My tennis couch said that I should test as many overgrips as possible to find a grip which does not get slippery so fast and maintain the condition for a longer period. I tested Gamma overgrip that got slippery very fast and I had to change it after four training periods. Before that I had Wilson but in different racket so I am unsure about their differences. I am not sure whether finding the overgrip is the key here, it may be that a poor undergrip makes the grip go worse faster. I use overgrip because of the larger handle and it helps to keep the racket not sliding easily out of my hand.

How should I choose my overgrip? And which kind of criterias should I consider?

enter image description here

2 Answers 2


Choosing an overgrip typically depends on a few different factors:

  1. Moisture (sweat) absorption - how well the overgrip stays dry when your hands are sweating.
  2. Tackiness - how "grippy" the overgrip feels in your hand when you first put it on your handle.
  3. Durability - how long the overgrip stays good and doesn't start wearing out or tearing after a certain amount of use.
  4. Thickness - how thick the overgrip is and therefore how much size it adds to the handle of your racquet when it's put on.

I've tried many different brands of overgrips over the years from various brands and to me, there are only really 3 different brands that stand out to me as really great overgrips:

  1. Yonex Supergrap: The most tacky overgrip there is. Slightly more tacky than Wilson Overgrip. You don't want to wrap it too tight though, or it won't stay tacky as well or absorb moisture as well. Durability is decent - I usually put a new one on after about 5+ hitting sessions (and I would be considered a frequent overgrip changer - I love the feeling of hitting with a new fresh overgrip).
  2. Wilson Overgrip: Everything I said about Yonex Supergrap applies to Wilson Overgrip too - just that I find Wilson overgrip to be a little less tacky after it's first put on.
  3. Tournagrip: Very popular among higher level players and players with sweaty hands. Has the best absorption of any grip I've ever played with. Unfortunately it's lower on the tackiness scale IMO - and the tackiness is really important to me.

So anyway, I play with Yonex Supergrap myself, and buy it in the bag of 2 rolls, which is 30 total overgrips.

You can also read reviews of various overgrips on sites where they are sold, such as Tennis Warehouse.

  • A comment on Tournagrip: the grip gets more tacky if you get wet enough. You notice its tackiness after some playing and getting wet. There are different versions of it and my friend Sasu suggested "Tourna Tennis Over Grip-30 XL Overgrips-Absorbent Dry Feel Tournagrip-Blue" for me because he thinks my grip can get very wetty. Is this how it works?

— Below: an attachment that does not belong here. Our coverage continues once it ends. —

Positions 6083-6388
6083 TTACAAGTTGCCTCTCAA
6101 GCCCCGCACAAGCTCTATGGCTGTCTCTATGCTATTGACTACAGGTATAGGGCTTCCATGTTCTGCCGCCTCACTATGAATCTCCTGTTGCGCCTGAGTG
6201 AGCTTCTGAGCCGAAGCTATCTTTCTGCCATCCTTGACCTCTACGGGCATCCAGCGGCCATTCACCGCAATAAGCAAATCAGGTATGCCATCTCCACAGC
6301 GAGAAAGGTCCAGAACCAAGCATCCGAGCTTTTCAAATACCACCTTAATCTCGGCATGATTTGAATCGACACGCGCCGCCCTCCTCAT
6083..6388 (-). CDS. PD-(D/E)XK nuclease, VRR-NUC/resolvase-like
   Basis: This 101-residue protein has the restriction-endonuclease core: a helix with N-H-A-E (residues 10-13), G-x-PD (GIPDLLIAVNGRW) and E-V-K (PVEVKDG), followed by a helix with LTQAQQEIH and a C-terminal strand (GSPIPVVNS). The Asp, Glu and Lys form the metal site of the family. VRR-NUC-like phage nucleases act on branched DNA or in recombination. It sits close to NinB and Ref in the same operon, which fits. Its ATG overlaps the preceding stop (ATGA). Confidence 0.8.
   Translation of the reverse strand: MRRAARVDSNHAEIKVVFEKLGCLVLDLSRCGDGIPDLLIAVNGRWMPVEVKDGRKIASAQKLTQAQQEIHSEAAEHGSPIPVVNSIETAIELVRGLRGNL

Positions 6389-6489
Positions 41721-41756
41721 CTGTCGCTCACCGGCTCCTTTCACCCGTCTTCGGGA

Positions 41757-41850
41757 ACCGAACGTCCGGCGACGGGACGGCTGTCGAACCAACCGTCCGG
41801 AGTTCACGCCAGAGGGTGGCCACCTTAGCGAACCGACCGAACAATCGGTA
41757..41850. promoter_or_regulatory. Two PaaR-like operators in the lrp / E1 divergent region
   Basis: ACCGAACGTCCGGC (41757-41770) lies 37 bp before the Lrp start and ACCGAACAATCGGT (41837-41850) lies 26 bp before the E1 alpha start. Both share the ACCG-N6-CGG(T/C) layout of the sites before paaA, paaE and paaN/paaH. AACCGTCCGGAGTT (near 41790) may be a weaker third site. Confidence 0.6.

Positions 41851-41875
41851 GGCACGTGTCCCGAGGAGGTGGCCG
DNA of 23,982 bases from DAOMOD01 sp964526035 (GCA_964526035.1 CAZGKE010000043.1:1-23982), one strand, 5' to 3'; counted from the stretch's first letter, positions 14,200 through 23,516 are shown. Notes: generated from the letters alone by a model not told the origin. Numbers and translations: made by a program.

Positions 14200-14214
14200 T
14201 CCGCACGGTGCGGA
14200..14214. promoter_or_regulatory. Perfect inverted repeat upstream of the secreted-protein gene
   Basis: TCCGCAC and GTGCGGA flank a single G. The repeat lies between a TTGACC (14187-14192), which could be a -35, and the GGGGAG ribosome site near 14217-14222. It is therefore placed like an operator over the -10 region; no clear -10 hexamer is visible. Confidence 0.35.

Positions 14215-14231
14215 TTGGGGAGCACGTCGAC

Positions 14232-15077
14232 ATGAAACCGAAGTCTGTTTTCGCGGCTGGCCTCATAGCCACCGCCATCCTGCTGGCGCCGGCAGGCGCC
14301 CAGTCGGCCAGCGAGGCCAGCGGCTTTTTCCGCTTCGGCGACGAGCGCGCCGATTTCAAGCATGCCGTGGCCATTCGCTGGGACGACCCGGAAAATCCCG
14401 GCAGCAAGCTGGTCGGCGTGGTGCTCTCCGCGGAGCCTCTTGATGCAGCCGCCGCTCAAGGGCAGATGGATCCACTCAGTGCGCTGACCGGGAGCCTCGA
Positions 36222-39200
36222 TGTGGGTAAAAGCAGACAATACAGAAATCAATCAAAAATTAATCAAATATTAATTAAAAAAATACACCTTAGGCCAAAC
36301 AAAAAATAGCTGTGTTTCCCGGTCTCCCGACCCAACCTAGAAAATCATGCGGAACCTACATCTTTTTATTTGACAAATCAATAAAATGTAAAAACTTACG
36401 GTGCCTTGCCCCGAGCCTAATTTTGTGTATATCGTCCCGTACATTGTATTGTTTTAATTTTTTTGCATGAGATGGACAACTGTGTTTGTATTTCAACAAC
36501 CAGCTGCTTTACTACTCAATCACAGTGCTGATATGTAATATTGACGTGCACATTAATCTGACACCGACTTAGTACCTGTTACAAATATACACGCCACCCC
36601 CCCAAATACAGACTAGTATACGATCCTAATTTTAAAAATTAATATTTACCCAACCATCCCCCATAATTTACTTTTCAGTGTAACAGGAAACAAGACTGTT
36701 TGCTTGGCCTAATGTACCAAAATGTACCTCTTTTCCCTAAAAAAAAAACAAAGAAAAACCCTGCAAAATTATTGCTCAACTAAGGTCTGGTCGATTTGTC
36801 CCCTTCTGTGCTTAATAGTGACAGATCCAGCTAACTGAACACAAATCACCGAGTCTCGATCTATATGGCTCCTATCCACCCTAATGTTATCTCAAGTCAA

– hhh
    Apr 19, 2014 at 23:13
  • 1
    It has certainly never done that for me when I've used it. When I used to use Tournagrip (it's been several years now), when it started getting wet it would start to slip in my hand so I would have to put a new grip on. I've seen the same thing happen to people I play with now that use Tournagrip. I would suggest just buying the overgrip packs that have about 3 grips in them just to try out different types before you buy a big 30-pack of any brand. The 3 I mentioned are the ones I've used and liked the best myself.
    – jamauss
    Apr 20, 2014 at 1:32
  • The thing is that there are many different kinds of Tournagrip: one Tournagrip for less wetty hands and one Tournagrip for more wetty hands. The Gamma in the picture had to be changed after 3 times of training due to sliding in serving and changed to Tournagrip version meant for less wetty hands, working well so far but soon getting also the Tournagrip for wetty hands, let's see how it acts :)
    – hhh
    Apr 20, 2014 at 20:46
  • As with most things - experiment and see what works best for you.
    – jamauss
    Apr 20, 2014 at 21:39

Here is a somewhat different idea.

I used this road bike bar tape for a pair tennis racquets, with fantastic results on all fronts: appearance, durability, comfort, control, thickness and vibration/shock absorption.

This tape will not lose grip even in the rain; that would be dangerous (worse than useless) to serious year-round, all-weather cyclists.

It turns out that the two pieces of bar tape, adding up to 215 cm of length according to the package, are quite exactly sufficient to do four racquet handles. I used just one roll for the two, with very little leftover waste: just small trimmings.

Bar tape doesn't, of course, come with a pre-cut tapered end to begin the wrap for a racquet handle; you have to cut that yourself.

I used a staple gun on one racquet to tack down the start of the tape. On the other, I had trouble with the staples not penetrating; I used a dab of rubber cement glue to help hold the tape in place instead. For finishing, I used 3M Super 33+ vinyl electrical tape.

It makes little sense to put anything over top of this durable grip. It is not adhesive, so it just unwraps, and the cost is in the overgrip ballpark.

From the pictures you can see just how thick this is:

Yonex racquet Detail of handle butt Detail of finish tape

Stay tuned for the next installment, in which we mount a Shimano Ultegra road lever with 9 speed indexed shifting, to dynamically select among string tensions.

Your Answer

By clicking “Post Your Answer”, you agree to our terms of service and acknowledge you have read our privacy policy.

Not the answer you're looking for? Browse other questions tagged or ask your own question.